Article

[Proposals of rational procedures for certifying occupational voice disorders].

Katedry i Kliniki Foniatrii i Audiologii Akademii Medycznej, Poznaniu.
Medycyna pracy (Impact Factor: 0.39). 02/2001; 52(1):35-8.
Source: PubMed

ABSTRACT Following a long period of experience acquired in assessing occupation-related voice disorders, the proposals of objective measures, facilitating the certification of occupational disease of the voice organ in accordance with the binding legal regulations, are presented. The importance of documentary evidence of at least two years of treatment and phoniatric rehabilitation is stressed. A need to prevent occupation-related voice disorders through phoniatric diagnostic procedures is highlighted.

0 Bookmarks
 · 
46 Views
  • Source
    [Show abstract] [Hide abstract]
    ABSTRACT: Teachers are at risk of developing voice disorders. A clinical battery of vocal function tests should include non-invasive and accurate measurements. The quantitative methods (e.g., voice acoustic analysis) make it possible to objectively evaluate voice efficiency and outcomes of dysphonia treatment. To identify possible signs of vocal fatigue, acoustic waveform perturbations during sustained phonation were measured before and after the vocal-loading test in 51 professionally active female teachers with functional voice disorders, using IRIS software. All the participants were also subjected to laryngological/phoniatric examination involving videostroboscopy combined with self-estimation by voice handicap index (VHI)-based scale. The phoniatric examination revealed glottal insufficiency with bowed vocal folds in 35.2%, soft vocal nodules in 31.4%, and hyperfunctional dysphonia with a tendency towards vestibular phonation in 19.6% of the patients. In the VHI scale, 66% of the female teachers estimated their own voice problems as moderate disability. An acoustic analysis performed after the vocal-loading test showed an increased rate of abnormal frequency perturbation parameters (pitch perturbation quotient (Jitter), relative average perturbation (RAP), and pitch period perturbation quotient (PPQ)) compared to the pre-test outcomes. The same was true of pitch-intensity contour of vowel /a:/, an indication of voice instability during sustained phonation. The recorded impairments of voice acoustic parameters related to vocal loading provide further evidence of dysphonia. The voice acoustic analysis performed before and after the vocal-loading test can significantly contribute to objective voice examinations useful in diagnosis of dysphonia among teachers.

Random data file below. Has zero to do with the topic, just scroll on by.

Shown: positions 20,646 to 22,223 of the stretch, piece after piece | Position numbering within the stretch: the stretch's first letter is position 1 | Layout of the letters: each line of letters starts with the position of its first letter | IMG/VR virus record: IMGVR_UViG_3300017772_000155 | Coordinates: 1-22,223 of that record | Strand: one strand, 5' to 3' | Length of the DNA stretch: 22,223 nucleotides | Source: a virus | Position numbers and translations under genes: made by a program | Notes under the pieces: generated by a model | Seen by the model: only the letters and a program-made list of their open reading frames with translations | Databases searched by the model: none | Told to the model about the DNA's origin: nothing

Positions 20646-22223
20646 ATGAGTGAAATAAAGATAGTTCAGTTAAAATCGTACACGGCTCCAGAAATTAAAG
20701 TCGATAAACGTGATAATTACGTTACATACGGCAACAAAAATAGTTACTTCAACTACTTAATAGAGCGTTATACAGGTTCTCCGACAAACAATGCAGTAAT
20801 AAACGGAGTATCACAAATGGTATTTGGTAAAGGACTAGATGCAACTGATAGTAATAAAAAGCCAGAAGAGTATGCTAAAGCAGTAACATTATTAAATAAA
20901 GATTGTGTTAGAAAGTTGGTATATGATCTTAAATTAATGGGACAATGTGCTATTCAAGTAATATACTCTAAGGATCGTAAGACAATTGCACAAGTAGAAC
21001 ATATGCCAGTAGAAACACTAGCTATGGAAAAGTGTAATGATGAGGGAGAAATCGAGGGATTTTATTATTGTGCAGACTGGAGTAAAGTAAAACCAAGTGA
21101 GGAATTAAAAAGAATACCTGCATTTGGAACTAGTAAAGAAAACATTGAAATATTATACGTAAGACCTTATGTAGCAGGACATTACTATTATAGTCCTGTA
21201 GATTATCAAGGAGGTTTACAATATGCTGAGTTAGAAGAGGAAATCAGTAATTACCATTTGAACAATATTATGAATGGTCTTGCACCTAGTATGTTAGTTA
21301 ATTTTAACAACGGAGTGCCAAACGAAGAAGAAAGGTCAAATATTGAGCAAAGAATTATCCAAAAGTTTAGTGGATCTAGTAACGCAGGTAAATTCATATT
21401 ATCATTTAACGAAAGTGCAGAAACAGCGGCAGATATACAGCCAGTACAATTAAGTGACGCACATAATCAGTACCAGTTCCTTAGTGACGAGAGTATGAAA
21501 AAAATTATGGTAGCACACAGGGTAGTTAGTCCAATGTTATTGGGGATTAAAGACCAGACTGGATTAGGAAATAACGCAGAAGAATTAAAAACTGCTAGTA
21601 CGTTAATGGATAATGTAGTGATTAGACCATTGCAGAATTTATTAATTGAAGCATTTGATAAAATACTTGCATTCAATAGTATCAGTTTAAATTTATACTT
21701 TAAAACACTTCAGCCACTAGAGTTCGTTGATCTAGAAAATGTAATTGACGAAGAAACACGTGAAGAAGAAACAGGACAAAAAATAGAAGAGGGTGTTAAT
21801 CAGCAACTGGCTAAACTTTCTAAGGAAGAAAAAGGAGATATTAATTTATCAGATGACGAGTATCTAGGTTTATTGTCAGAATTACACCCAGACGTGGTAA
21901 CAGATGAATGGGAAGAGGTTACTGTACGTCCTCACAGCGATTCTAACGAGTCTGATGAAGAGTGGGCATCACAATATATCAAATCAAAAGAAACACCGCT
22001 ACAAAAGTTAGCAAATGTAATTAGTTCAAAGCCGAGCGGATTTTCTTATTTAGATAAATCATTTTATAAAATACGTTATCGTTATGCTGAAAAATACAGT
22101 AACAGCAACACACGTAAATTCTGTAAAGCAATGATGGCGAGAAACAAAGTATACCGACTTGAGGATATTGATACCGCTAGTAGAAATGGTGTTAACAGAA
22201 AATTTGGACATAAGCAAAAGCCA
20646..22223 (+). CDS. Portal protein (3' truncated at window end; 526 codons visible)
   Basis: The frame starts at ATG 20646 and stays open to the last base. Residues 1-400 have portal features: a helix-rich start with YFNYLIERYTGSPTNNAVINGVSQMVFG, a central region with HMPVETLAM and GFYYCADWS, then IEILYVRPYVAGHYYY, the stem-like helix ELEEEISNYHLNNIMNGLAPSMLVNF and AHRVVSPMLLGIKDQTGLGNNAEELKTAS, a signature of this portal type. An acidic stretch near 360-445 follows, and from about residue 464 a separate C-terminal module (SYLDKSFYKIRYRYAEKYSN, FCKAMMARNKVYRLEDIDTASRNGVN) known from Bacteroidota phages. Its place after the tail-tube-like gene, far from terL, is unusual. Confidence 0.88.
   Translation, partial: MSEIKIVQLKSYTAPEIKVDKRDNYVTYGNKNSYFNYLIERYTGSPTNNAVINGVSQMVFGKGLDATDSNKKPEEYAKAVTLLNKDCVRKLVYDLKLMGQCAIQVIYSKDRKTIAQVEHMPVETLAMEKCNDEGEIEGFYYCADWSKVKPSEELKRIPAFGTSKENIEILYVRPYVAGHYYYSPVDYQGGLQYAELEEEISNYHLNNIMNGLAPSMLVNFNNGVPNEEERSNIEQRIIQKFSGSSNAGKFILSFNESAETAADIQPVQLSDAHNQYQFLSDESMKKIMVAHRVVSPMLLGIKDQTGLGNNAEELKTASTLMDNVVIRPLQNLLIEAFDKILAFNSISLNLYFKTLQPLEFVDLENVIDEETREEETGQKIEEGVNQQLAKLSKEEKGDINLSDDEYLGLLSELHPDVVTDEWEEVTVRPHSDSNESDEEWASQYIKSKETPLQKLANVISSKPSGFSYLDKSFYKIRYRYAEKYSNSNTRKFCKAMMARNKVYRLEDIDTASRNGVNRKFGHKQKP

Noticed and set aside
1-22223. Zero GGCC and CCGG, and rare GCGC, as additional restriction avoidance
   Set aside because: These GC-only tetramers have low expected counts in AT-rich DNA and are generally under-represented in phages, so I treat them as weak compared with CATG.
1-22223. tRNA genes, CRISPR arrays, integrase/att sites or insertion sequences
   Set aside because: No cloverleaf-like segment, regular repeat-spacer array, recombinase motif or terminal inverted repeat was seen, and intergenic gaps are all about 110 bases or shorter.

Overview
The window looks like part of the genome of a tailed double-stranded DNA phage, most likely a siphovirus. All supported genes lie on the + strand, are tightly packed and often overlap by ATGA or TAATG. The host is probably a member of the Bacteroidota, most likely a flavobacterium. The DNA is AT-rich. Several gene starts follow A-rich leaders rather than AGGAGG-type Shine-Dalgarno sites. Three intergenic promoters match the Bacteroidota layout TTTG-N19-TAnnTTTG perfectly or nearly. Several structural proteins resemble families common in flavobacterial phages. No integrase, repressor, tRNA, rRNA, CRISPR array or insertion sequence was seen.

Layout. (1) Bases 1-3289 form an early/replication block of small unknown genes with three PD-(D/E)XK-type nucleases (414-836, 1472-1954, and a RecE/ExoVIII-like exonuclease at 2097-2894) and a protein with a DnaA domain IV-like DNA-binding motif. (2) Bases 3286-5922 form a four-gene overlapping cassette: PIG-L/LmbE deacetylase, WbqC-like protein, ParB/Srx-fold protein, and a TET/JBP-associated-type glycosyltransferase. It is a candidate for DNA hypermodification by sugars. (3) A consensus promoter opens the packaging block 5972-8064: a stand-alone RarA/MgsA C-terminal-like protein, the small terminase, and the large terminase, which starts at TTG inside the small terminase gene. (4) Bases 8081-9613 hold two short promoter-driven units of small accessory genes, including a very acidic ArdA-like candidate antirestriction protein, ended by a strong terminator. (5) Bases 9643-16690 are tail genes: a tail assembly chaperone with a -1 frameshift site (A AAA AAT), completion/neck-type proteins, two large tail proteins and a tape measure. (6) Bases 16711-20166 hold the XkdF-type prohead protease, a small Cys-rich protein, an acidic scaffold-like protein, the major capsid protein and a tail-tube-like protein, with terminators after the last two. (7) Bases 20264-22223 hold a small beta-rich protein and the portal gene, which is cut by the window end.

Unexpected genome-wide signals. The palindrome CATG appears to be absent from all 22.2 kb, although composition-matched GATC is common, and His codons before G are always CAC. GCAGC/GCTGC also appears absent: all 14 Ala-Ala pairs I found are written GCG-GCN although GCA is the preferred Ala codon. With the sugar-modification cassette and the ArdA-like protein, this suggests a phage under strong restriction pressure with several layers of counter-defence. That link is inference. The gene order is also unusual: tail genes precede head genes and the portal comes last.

International Journal of Occupational Medicine and Environmental Health 02/2007; 20(1):25-30. · 1.31 Impact Factor
  • [Show abstract] [Hide abstract]
    ABSTRACT: It has been shown that teachers are at risk of developing occupational dysphonia, which accounts for over 25% of all occupational diseases diagnosed in Poland. The most frequently used method of diagnosing voice diseases is videostroboscopy. However, to facilitate objective evaluation of voice efficiency as well as medical certification of occupational voice disorders, it is crucial to implement quantitative methods of voice assessment, particularly voice acoustic analysis. The aim of the study was to assess the results of acoustic analysis in 66 female teachers (aged 40-64 years), including 35 subjects with occupational voice pathologies (e.g., vocal nodules) and 31 subjects with functional dysphonia. The acoustic analysis was performed using the IRIS software, before and after a 30-minute vocal loading test. All participants were subjected also to laryngological and videostroboscopic examinations. After the vocal effort, the acoustic parameters displayed statistically significant abnormalities, mostly lowered fundamental frequency (Fo) and incorrect values of shimmer and noise to harmonic ratio. To conclude, quantitative voice acoustic analysis using the IRIS software seems to be an effective complement to voice examinations, which is particularly helpful in diagnosing occupational dysphonia.
    Logopedics Phoniatrics Vocology 02/2006; 31(3):100-6. · 0.57 Impact Factor